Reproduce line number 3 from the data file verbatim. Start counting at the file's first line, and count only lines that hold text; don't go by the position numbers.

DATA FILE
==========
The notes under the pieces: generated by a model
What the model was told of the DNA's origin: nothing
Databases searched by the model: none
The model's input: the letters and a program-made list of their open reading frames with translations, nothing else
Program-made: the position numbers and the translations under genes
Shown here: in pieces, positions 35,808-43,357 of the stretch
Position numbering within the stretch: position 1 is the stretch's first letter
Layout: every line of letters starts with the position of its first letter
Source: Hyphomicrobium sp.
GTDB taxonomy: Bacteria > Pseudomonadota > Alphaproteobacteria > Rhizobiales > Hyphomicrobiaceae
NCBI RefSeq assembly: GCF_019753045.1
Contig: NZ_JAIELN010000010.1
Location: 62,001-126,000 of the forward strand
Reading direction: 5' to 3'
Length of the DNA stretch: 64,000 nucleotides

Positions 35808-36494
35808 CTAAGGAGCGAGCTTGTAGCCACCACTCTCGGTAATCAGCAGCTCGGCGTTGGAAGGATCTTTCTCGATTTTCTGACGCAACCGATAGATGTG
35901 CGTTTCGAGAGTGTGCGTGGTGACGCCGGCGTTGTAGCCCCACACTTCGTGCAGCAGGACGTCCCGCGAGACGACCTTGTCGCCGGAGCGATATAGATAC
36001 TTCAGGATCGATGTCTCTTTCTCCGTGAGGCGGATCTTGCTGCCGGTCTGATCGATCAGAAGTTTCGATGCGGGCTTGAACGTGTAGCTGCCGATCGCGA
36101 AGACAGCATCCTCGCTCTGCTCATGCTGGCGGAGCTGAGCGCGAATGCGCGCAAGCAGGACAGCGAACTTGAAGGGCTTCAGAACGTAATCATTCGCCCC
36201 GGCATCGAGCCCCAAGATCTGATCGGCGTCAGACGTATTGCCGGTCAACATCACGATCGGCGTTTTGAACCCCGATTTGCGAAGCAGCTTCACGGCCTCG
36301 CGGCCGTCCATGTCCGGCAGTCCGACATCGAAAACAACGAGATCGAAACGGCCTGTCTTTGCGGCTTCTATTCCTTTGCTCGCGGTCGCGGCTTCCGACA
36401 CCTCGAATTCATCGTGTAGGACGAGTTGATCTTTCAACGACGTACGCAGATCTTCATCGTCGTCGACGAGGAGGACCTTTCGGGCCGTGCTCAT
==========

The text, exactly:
Databases searched by the model: none